Democracy means different things to different cultures and mostly contested term and it is often more in name only than genuine. Democracy as we see it in the developing nations has lead to blunder, ethnic killing and religious war. Eritrea wants none of this nonsense. Eritrea’s governance is based on equality, justice, diversity in unity and quality of life. Political reforms include more substantive principle. What we need is Governance with constitutional constraints, tailored to local realities and a government that is devoted to its people and increase opportunity. Eritrea does have leaders, institutions, social forces and effective, efficient and genuine leadership with high administrative skill to bring the nation into prospers civil and modern nation.
In his book The coming Anarchy, Kaplan states; “Democracy or free election should come after free market had produced enough economic and social development to make democracy sustainable. Middle class and civil institutions are precondition for stable democracy and are bi-product of a free market”. He goes on to say “ Contrasting Lee Kuan Yew’s prosperous authoritarian Singapore with the killings, “bloodletting democratic states of Columbia, Rwanda, and South Africa, Kaplan strongly criticizes America’s post-Cold War undertaking to export democracy abroad, to places where it can’t succeed”. Great political thinkers and sociologists have for many years argued that Economic prosperity should press free election; in 1959, noted sociologist Seymour Martin and in 1968 political scientist Samuel P. Huntington both argued strongly against rapid democratization in the developing modernizing societies. Young Third Word economists are in agreement with the idea of economic prosperity first democracy later.
Eritrea is different in the sense that it’s a country that came with shared sacrifices, family values and the individual exists in the context of the family rather than the western value of individualism. As a nation it has no minorities’ who dominates the economy, equality is the motto. Eritrea after independence started rebuilding its economy; had attained remarkable progress in its economy and was working on a political transition to be governed by constitutional governance. These progresses were interrupted by Ethiopia’s war of aggression. Ideals of self reliance became a cause for other nations to gang up on Eritrea to divert the nation from its economic and political development. Eritrea did not blink; it diverted its resources to generate growth. Socioeconomic reforms were put in place “leveling the playing field’ social justice educational opportunities were expanded, to the rural areas to bring the impoverished majority to compete successfully with the urban rich. Health services were expanded to reach the most remote area, infrastructures were built: roads, bridges, water diversion skims, dams, and water reservoirs were built to enhance food security. Transportation services were expanded to villages. Education being the engine of economic development has been expanded. Universities and colleges were built and presently expanding. Boarding schools were introduced in the remote and dispersed area of the country. National Cooperation’s were formed where the nationals benefit from ownership and capital. Encourage equity to develop through sales of shares and encourage single ownership involve not only efficiency gains but also a more open society. Wealth balances through intervention on behalf of an economically disadvantage group is in place owing to progressive taxation. The sum of all begets a wealthy nation fulfilling the prerequisite for a stable Democratic country.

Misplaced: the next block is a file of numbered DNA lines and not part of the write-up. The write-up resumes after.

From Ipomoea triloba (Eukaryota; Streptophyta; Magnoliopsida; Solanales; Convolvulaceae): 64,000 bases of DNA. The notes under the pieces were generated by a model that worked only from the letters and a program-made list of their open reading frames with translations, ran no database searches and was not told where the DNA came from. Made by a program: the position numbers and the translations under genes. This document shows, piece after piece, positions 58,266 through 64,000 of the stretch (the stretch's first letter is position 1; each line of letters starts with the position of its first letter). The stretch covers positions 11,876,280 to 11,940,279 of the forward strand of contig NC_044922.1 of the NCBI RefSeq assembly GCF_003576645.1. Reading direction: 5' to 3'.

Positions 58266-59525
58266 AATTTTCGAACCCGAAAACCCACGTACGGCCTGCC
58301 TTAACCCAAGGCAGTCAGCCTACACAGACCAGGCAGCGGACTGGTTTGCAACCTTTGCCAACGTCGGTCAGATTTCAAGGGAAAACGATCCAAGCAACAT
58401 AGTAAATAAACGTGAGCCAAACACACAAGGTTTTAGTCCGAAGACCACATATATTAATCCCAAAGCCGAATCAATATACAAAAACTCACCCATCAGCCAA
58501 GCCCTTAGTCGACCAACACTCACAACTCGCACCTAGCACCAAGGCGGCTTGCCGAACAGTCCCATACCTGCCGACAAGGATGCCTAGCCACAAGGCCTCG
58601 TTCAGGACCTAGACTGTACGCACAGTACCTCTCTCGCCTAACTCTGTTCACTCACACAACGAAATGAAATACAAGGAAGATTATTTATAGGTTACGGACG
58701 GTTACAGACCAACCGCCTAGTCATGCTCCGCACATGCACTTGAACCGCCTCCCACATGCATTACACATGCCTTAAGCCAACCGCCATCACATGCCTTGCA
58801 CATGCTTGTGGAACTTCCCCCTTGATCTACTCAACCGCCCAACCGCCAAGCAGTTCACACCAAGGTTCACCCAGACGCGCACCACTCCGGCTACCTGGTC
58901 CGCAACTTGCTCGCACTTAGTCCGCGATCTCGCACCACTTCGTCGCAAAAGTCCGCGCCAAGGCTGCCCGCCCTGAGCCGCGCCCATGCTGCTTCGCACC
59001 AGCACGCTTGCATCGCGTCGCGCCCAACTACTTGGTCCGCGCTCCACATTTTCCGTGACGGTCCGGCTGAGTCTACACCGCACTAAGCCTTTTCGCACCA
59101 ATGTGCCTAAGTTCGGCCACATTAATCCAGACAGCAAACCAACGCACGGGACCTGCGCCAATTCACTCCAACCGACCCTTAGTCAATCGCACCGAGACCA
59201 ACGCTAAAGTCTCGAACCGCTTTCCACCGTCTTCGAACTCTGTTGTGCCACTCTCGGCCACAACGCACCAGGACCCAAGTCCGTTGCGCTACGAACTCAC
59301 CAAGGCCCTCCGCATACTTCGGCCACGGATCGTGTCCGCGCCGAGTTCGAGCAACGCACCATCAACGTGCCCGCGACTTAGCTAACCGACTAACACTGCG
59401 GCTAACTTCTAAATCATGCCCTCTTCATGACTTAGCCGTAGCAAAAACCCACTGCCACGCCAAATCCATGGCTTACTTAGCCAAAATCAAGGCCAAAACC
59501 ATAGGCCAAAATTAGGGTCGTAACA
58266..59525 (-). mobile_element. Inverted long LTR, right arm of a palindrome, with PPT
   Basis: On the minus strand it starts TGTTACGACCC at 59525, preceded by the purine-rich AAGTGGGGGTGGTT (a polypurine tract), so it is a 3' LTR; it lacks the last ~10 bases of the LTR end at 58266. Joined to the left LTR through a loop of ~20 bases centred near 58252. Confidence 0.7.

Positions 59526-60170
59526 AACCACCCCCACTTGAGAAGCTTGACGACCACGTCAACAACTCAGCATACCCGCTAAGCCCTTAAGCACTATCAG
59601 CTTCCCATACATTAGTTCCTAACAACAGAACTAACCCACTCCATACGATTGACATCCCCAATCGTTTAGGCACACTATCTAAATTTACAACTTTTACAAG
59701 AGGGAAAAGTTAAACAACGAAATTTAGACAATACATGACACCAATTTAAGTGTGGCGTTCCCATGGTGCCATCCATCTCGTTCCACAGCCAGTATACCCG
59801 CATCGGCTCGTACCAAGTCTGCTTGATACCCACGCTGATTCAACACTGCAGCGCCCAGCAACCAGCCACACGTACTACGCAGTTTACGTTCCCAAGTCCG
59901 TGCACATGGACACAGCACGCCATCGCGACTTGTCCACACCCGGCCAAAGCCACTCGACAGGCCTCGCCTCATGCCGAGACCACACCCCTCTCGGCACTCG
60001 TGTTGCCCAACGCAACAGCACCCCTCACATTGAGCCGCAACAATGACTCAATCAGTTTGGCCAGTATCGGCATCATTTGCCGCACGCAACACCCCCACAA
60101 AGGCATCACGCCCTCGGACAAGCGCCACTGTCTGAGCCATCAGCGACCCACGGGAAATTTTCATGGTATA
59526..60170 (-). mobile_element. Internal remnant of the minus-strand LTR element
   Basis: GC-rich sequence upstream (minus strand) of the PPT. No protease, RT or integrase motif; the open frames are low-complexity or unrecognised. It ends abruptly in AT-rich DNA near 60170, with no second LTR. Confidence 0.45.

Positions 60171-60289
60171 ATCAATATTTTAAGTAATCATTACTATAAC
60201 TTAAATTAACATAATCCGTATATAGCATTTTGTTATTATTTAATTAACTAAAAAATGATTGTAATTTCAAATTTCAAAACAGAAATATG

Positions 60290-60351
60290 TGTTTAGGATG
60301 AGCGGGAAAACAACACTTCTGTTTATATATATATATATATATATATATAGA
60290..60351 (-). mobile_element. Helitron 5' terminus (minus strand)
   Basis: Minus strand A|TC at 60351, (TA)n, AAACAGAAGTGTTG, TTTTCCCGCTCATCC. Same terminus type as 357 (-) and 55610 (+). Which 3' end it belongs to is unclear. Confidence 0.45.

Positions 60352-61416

History has taught us that democracy emerged in the Western nation gradually over centuries and incrementally, over many generations. Yet it’s being forced upon developing nations overnight without consideration. Majority rule or democracy is not and must not be the priority; constitutional safeguards, protection and guaranties against arbitrary government confiscation and human rights protection should be the main concern. One man one vote may not be the best system or parliamentarian proportional representation may not fit Eritrea. Bottom-up democratization local village election may be the best way to transfer into democracy. Eritrea’s Political reforms are gaining ground. In Eritrea there are open local village elections and district election in cities, there might be some limitations however the election offers a vital measure of political participation and more significantly, legitimate competitive election as an important part of the political process. There have been many improvements in granting the great majority of citizens far more economic and personal freedoms than they have enjoyed since the war of aggression by Ethiopia and its handlers.
The nation has attained urbanization, political modernization and secular nationals. Eritrea has no difficulty in implementing democracy. EPLF ideals were to first free the nation from its colonizers, second to develop the country economically and third to attain a democratic nation. These were and remain to be the mission and visions of the Eritrean people and leaders.